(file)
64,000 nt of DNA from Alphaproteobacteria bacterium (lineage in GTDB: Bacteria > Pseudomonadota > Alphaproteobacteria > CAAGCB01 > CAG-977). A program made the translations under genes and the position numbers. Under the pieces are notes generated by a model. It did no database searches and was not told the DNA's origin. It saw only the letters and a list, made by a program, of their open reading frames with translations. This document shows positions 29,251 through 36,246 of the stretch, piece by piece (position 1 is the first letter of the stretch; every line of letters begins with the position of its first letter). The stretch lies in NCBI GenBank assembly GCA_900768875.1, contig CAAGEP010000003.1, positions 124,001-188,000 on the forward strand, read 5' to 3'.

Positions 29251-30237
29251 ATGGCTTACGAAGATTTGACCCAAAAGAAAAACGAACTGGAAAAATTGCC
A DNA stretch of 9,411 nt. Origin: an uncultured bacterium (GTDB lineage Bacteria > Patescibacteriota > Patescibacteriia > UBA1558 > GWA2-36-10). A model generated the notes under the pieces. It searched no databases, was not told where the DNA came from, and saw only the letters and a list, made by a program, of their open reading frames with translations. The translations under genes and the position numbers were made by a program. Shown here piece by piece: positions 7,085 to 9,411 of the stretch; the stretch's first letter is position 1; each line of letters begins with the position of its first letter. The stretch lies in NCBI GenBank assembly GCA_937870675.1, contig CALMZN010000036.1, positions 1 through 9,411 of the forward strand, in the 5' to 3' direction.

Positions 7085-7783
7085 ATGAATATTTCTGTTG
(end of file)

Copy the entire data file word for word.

64,000 nt of DNA from Alphaproteobacteria bacterium (lineage in GTDB: Bacteria > Pseudomonadota > Alphaproteobacteria > CAAGCB01 > CAG-977). A program made the translations under genes and the position numbers. Under the pieces are notes generated by a model. It did no database searches and was not told the DNA's origin. It saw only the letters and a list, made by a program, of their open reading frames with translations. This document shows positions 29,251 through 36,246 of the stretch, piece by piece (position 1 is the first letter of the stretch; every line of letters begins with the position of its first letter). The stretch lies in NCBI GenBank assembly GCA_900768875.1, contig CAAGEP010000003.1, positions 124,001-188,000 on the forward strand, read 5' to 3'.

Positions 29251-30237
29251 ATGGCTTACGAAGATTTGACCCAAAAGAAAAACGAACTGGAAAAATTGCC
A DNA stretch of 9,411 nt. Origin: an uncultured bacterium (GTDB lineage Bacteria > Patescibacteriota > Patescibacteriia > UBA1558 > GWA2-36-10). A model generated the notes under the pieces. It searched no databases, was not told where the DNA came from, and saw only the letters and a list, made by a program, of their open reading frames with translations. The translations under genes and the position numbers were made by a program. Shown here piece by piece: positions 7,085 to 9,411 of the stretch; the stretch's first letter is position 1; each line of letters begins with the position of its first letter. The stretch lies in NCBI GenBank assembly GCA_937870675.1, contig CALMZN010000036.1, positions 1 through 9,411 of the forward strand, in the 5' to 3' direction.

Positions 7085-7783
7085 ATGAATATTTCTGTTG